Preserve, Reuse, and Pass Forward Oregon's Historic Resources...
Thanks to the generous support of the Oregon Cultural Trust scholarship fund, administered by the Historic Preservation League of Oregon, I was able to attend the National Trust for Historic Preservation's annual conference, this year held in Spokane, Washington.
As a second-year graduate student in the University of Oregon’s Historic Preservation program, I did need to recalibrate my study time in advance of the conference, and had to hustle somewhat upon my return from a week-long absence; my department encouraged everyone in the program to take advantage of the relative proximity of this year’s conference to Eugene, and were unhesitatingly accommodating in their support.
While the drive from Eugene to Portland is familiar, the journey upriver from Portland through the Columbia River Gorge was stunning. My time at the conference was bracketed by two fascinating full-day field trips to sites in the region that are clearly outside the traditional purview of historic preservationists - as was fitting for this year’s National Preservation Conference theme, “Beyond Boundaries”. The first day was spent exploring the Grand Coulee Dam, not two hours’ drive west of Spokane, and the last day was dedicated an extensive tour of the Hanford B Nuclear Reactor near Richland. Both of these tours were extraordinary not only for the destinations themselves, but the many knowledgeable guides whose running narratives introduced us to both the natural and cultural history of the countryside through which we traveled.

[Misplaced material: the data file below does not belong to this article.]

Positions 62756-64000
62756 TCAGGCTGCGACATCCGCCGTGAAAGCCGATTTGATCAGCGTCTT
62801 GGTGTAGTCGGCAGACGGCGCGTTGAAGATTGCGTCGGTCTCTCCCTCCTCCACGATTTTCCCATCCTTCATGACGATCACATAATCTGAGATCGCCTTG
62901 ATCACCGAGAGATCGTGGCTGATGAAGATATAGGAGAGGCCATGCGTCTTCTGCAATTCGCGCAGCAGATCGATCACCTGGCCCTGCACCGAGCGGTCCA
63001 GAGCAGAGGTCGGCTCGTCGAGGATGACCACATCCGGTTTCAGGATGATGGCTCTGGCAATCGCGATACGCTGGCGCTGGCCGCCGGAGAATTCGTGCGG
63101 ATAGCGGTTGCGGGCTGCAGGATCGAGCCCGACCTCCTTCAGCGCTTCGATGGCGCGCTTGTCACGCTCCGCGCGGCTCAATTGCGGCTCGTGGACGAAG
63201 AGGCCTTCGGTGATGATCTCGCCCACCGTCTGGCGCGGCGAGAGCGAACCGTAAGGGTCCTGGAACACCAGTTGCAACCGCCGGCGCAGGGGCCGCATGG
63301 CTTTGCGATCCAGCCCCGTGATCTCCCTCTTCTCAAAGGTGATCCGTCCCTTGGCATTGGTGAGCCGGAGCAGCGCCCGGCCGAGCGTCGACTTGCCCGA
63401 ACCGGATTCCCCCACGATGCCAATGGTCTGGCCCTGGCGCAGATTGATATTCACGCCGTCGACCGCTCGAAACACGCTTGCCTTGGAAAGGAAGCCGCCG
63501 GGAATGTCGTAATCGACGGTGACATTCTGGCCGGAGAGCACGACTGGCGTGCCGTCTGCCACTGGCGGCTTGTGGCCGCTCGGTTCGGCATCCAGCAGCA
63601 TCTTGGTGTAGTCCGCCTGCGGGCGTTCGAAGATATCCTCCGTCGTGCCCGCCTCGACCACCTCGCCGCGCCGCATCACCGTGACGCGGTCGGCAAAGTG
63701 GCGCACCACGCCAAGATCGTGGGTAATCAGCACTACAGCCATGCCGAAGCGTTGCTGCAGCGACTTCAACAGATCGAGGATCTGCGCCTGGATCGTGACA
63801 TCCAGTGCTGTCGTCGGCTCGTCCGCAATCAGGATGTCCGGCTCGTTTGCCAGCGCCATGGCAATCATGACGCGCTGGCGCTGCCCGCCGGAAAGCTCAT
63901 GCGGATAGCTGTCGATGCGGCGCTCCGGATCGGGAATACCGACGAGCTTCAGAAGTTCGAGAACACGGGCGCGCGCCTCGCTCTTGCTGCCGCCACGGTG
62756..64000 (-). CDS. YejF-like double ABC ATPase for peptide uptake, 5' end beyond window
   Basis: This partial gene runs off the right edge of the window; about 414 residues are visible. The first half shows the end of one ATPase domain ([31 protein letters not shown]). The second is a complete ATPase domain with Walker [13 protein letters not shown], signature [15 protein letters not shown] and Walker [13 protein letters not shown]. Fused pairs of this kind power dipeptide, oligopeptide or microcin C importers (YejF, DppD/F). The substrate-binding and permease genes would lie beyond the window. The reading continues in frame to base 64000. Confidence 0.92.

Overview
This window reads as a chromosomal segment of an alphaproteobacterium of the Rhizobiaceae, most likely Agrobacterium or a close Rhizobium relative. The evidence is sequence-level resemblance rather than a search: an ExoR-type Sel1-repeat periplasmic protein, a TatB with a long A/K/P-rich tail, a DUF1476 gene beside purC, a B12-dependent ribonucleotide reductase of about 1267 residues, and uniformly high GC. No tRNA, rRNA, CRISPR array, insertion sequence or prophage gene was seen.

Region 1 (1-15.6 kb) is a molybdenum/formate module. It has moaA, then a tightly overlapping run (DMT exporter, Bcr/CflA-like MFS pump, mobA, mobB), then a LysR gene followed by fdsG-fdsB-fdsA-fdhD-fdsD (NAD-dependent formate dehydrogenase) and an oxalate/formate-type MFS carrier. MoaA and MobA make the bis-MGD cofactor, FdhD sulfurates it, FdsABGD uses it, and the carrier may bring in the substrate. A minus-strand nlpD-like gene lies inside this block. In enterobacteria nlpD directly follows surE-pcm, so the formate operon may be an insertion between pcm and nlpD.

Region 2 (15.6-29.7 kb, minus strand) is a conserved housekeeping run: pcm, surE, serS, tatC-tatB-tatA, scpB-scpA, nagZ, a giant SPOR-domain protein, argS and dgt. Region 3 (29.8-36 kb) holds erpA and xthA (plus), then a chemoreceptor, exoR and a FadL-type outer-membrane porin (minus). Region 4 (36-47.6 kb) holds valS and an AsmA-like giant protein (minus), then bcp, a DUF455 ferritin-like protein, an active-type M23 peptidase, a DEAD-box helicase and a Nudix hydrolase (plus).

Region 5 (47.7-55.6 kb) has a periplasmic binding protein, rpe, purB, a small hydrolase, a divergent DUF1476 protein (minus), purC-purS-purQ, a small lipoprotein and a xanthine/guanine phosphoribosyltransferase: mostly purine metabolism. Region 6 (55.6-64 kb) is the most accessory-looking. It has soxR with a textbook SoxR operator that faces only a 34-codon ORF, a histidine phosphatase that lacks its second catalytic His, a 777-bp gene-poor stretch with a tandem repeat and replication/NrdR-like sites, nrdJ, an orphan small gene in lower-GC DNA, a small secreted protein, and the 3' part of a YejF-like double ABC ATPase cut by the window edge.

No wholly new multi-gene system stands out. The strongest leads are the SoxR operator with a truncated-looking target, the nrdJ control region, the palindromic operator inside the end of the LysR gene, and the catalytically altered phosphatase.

The remainder of my time was spent largely in and around Spokane proper, variously engaged in half-day excursions such as tours of rehabilitated brownfield sites and warehouse-to-loft conversions, and in attendance at a number of interesting education sessions, including Industrial Preservation: Northwest Perspectives, and the grounding yet inspiring presentation, When Demolition is the Only Option. Evenings were spent at any number of mixers, joking and telling stories and exchanging contact information with interesting people from across the States. The people of Spokane demonstrated themselves gracious hosts, and the city a proud and beautiful center of the Inland Empire. My thanks again go out to everyone who made my attendance at this conference possible.